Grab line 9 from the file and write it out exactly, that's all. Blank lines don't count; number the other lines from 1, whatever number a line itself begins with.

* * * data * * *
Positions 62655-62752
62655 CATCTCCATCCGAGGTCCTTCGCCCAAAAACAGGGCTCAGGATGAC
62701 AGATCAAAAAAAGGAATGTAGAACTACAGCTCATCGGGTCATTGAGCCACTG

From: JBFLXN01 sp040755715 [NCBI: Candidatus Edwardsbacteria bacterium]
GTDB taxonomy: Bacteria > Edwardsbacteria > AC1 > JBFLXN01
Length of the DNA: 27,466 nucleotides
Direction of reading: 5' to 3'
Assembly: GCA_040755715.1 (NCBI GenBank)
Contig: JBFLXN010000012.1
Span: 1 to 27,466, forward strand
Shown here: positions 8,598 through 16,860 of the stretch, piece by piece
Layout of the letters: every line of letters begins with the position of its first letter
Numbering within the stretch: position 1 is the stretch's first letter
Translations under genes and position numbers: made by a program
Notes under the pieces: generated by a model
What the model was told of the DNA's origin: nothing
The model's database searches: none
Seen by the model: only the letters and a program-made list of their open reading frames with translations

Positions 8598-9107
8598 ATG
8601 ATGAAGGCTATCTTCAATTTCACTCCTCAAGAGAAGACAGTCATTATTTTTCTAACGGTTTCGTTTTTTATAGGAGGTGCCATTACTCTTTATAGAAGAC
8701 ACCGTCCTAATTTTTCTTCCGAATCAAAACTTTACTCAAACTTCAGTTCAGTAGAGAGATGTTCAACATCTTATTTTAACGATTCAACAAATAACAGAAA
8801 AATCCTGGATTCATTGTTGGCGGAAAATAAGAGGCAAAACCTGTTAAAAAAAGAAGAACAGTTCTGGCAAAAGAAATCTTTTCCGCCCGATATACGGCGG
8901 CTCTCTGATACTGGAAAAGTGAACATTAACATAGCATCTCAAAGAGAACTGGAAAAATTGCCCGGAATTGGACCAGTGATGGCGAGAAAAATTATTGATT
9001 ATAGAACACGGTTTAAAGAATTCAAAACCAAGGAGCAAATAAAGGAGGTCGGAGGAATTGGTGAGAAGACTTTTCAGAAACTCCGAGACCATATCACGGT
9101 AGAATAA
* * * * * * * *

Contig: JBFLXN010000012.1